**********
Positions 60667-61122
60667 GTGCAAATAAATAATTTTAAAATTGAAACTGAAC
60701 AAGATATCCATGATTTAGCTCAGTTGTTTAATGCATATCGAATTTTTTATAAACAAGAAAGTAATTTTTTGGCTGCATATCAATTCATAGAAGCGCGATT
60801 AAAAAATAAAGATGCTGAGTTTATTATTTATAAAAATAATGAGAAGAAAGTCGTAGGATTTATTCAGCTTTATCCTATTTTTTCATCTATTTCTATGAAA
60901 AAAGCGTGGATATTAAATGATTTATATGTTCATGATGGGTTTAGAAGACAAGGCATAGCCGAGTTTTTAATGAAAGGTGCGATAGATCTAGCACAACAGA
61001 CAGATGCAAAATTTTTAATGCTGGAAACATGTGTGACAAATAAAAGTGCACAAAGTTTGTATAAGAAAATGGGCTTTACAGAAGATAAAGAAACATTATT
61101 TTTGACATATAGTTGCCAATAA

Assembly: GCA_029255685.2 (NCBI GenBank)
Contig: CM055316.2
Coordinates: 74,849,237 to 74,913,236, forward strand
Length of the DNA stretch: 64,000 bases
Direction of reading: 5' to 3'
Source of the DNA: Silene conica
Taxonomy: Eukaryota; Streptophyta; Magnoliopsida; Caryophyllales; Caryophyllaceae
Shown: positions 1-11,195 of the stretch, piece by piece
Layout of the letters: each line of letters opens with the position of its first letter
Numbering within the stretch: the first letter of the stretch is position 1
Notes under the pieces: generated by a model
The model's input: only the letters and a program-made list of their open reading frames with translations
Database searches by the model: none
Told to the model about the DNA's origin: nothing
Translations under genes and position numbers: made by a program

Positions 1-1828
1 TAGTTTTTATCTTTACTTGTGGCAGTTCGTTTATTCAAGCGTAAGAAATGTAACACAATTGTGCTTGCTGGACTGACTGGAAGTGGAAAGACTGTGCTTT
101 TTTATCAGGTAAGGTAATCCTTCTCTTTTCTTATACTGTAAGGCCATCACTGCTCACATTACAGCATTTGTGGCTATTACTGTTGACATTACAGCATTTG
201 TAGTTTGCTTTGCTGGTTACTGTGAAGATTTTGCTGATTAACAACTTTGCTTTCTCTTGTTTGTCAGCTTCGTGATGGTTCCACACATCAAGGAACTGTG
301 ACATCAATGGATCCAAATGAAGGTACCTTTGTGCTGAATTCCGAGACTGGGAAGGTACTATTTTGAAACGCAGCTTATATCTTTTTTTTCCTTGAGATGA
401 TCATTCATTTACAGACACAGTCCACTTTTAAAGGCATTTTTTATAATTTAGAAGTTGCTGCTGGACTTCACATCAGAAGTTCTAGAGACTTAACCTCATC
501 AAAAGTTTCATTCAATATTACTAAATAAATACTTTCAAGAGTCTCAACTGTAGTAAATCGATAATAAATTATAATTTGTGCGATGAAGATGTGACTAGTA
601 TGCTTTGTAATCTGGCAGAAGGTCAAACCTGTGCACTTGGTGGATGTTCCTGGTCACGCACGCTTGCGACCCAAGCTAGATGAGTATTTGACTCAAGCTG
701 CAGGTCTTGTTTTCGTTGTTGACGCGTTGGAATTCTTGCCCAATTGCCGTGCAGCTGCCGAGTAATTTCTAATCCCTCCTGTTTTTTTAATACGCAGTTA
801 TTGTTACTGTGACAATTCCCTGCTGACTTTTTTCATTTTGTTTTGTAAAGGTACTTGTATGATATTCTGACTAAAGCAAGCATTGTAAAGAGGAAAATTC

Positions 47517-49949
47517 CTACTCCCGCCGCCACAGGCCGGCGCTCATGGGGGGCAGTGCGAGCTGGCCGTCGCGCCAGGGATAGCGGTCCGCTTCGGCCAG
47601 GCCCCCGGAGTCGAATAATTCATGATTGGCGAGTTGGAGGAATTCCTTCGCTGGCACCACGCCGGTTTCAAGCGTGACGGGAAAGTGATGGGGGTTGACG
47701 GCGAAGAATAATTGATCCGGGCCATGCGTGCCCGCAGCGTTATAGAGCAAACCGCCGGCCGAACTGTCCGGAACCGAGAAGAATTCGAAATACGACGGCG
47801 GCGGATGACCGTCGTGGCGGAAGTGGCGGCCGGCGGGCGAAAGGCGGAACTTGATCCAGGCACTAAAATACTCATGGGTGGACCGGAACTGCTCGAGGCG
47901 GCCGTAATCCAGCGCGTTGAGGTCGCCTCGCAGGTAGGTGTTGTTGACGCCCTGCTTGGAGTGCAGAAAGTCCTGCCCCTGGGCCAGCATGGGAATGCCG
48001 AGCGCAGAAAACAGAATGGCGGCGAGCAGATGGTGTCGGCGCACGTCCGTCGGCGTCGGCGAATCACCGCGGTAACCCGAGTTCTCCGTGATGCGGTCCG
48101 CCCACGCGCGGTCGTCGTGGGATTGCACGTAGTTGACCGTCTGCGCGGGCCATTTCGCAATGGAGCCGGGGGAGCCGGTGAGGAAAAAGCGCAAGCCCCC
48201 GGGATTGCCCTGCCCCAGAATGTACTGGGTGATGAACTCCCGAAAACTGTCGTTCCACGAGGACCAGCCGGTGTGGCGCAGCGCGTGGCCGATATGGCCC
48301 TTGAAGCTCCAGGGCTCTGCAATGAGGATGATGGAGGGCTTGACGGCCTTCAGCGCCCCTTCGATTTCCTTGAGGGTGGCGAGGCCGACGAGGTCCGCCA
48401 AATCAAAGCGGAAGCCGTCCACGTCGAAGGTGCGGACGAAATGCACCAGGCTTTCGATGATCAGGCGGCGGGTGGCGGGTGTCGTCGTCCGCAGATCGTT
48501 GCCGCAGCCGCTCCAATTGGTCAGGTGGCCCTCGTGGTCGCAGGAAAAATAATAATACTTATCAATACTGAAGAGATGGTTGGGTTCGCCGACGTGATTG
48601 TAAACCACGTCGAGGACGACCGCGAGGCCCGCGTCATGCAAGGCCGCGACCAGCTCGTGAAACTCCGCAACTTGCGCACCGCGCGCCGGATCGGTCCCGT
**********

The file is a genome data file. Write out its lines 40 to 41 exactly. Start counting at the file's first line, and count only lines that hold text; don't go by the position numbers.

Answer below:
48101 CCCACGCGCGGTCGTCGTGGGATTGCACGTAGTTGACCGTCTGCGCGGGCCATTTCGCAATGGAGCCGGGGGAGCCGGTGAGGAAAAAGCGCAAGCCCCC
48201 GGGATTGCCCTGCCCCAGAATGTACTGGGTGATGAACTCCCGAAAACTGTCGTTCCACGAGGACCAGCCGGTGTGGCGCAGCGCGTGGCCGATATGGCCC